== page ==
I have lost all track of time. I know today is Sunday and that I arrived here in Gibraltar midnight Friday. Two trains and six hours Casablanca to Tangier on Thursday, befriended by Miriam and Nadia, two lovely Muslim sisters who were traveling to visit their cousin. Miriam, a nurse, insisted on carrying my bag on and off the train, because, she said, “I’m young. There was no refusing because she was right. So, I shared my sandwich and chocolate with them. Miriam said, “We are lucky.”
The several hundred year old Continental Hotel in the Medina that over looks the port was a fairy land of colorful tile & mosaics, arches, and art work. Unfortunately it also sits directly above the parking lot for the numerous cargo trucks that carry African goods to port where they cross the Atlantic or Mediterranean and make their way into our lives for good or bad.
That afternoon my camera was stolen – at the cyber
cafe. So every picture I took except the ones on the last blog is gone. The rest will fade from my memory as surely as photographs left in the sun do with time. I am sad. I am also exhausted. Being robbed is tiring in the saddest sort of way.
But, before the theft I let 2 children, Ahmad 10 and his sister Dania 14 show me the way to the Kasbah… after which I gave HER the generous tip & told her to share with her brother. He was pissed. His was a typical reaction of the Moroccan male who feels he is a bit above the female gender-still.
The Moroccan men. They congregate everywhere there is a chair to sit on: benches, around small tables in and in front of the many cafes, along the beach. But rarely do you see a single woman or any women in most public places unless they are with a man or another woman. The men are omnipresent for money at every turn. The touts ‘helped ‘ me – by walking uninvited along side me, or offering advice or to to find the best of anything I wanted: food, lodging, goods… Only one invited me to sit with him for a cup of tea. And I felt myself relax.
The cost of a taxi ride to the same place varied so wildly according to the whim of the driver that the battle began before I got in the cab. In Fes drivers turned down passengers- in Casa, they took as many as would fit and made everyone pay separate and unequal amounts.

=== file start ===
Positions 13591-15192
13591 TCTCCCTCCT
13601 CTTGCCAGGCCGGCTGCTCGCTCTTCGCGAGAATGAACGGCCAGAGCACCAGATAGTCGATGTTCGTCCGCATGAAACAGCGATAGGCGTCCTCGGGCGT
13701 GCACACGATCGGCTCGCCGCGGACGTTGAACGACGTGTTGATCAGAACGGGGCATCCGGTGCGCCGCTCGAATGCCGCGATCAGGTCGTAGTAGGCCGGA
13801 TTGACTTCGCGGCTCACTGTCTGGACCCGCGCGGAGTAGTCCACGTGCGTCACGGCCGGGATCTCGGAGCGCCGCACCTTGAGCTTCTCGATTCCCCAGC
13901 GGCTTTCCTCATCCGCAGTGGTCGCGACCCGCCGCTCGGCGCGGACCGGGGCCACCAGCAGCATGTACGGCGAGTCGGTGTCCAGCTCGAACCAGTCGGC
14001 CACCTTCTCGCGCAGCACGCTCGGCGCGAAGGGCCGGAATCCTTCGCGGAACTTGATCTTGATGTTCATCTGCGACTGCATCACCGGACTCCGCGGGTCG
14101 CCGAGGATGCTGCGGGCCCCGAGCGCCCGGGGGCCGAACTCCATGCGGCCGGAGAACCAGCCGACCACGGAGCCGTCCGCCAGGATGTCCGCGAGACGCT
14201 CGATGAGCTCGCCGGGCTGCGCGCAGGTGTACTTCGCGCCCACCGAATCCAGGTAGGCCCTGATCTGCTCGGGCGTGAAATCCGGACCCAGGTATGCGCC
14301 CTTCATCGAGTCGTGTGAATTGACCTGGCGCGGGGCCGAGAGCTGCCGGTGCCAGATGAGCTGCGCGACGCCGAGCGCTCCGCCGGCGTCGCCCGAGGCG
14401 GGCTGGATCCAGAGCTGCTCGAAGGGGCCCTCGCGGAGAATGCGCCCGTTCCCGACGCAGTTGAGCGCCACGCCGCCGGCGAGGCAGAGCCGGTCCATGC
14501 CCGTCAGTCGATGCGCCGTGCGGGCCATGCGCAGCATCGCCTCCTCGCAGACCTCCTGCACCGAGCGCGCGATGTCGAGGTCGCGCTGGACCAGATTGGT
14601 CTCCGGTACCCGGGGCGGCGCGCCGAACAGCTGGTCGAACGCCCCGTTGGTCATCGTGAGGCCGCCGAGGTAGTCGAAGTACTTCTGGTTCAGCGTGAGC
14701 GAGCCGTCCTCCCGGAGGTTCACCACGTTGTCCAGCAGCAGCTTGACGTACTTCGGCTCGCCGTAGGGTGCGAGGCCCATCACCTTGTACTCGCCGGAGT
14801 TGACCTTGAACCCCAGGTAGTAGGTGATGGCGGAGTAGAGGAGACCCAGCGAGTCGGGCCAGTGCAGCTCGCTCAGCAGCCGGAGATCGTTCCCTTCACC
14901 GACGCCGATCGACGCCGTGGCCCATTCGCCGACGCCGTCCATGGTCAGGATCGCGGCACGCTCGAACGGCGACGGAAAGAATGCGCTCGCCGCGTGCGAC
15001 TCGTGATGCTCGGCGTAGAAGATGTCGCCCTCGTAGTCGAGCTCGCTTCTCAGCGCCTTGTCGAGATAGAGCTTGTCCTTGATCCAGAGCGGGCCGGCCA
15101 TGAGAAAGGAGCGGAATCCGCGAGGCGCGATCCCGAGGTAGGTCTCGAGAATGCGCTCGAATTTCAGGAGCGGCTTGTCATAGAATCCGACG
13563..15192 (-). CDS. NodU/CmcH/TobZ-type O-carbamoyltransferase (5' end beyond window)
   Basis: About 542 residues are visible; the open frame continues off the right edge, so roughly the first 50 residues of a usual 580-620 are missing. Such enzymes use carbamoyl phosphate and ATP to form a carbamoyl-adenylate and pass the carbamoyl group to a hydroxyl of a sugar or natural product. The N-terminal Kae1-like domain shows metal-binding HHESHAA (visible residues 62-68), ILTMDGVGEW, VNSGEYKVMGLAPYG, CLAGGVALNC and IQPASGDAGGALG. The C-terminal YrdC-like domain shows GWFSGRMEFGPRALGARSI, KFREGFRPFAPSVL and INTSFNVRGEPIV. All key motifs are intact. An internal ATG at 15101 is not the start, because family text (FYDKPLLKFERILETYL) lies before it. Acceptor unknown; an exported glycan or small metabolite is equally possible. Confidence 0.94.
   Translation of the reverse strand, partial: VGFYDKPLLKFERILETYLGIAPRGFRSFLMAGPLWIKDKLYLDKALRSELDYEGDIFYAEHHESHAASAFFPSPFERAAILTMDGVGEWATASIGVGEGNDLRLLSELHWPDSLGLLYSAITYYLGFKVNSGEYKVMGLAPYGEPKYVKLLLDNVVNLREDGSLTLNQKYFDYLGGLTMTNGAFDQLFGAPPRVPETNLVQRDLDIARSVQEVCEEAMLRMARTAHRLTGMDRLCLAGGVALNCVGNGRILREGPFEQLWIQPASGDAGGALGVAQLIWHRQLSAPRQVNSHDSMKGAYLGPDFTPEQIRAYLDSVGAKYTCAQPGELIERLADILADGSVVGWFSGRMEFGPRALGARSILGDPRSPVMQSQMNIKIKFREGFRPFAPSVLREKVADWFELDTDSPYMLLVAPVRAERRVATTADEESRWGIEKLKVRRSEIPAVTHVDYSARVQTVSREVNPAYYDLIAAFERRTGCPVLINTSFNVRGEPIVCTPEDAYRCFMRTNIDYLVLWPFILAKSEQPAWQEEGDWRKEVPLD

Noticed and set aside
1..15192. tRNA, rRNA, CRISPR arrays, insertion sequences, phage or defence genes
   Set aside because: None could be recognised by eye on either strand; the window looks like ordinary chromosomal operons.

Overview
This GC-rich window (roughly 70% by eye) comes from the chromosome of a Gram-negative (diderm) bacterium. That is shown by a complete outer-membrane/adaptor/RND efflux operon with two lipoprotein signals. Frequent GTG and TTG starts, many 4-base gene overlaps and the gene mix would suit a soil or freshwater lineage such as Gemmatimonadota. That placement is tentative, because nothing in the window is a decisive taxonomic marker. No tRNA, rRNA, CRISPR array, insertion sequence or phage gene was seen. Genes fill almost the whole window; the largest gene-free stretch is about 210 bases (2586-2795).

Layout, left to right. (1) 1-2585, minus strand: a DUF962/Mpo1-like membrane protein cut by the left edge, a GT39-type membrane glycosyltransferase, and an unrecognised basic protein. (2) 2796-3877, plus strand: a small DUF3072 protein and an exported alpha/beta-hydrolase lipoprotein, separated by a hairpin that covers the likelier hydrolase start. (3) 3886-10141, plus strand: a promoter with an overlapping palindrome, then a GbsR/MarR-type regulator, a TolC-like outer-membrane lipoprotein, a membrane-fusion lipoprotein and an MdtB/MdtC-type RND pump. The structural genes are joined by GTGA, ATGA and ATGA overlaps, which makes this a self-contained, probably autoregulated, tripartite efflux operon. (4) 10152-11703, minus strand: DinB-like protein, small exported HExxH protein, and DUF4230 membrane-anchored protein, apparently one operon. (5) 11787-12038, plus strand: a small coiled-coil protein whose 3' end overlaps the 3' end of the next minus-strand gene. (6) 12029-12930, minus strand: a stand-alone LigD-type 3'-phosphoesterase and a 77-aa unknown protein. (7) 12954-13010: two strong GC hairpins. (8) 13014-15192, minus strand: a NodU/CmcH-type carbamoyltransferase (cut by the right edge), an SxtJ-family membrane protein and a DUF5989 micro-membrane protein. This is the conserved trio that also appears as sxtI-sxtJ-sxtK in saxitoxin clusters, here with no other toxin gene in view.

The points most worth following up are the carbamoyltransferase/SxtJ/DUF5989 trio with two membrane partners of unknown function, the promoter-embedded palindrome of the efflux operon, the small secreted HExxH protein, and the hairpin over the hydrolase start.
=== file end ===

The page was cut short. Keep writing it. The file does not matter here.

On Nov 5 I had a melt-down. In retrospect I feel sorry for the old guy I yelled at but fuck it. I had stayed awake all night to watch Obama become president- crying unashamedly with Jesse. The polls closed at 1am in Casablanca; he gave his acceptance speech at 5am. Since my raging adrenalin would not allow me to sleep I spent the morning boxing up stuff I had bought for friends and went to mail it. With the help of the hotel staff (lovely men, one and all and exceptional it seems to me), I had a box, and got in a cab to head to the DHL office.
At DHL I was told my box would cost $260.00 DOLLARS! Jesus! I left. Carrying the box on the busy street I could not find a taxi for the life of me. So I walked-and walked. Finally a taxi ( with an honest driver)stopped and took me to the post office. At the post office I was told to go round to the side where packages were sent. When I got there a man standing on the steps got in step with me to the counter. After my box was weighed and I confirmed that I was willing to pay $50.00dollars to mail it the anonymous the man took the box. I asked the guy behind the counter, “Who is he?” and pointed to the man with my box. “He works for the post office.” he said. “And you will pay him.” I said. He smiled. Ha. The man, proceeded to take my stuff out, dump it into another box, tape it and show me where I was supposed to write the address…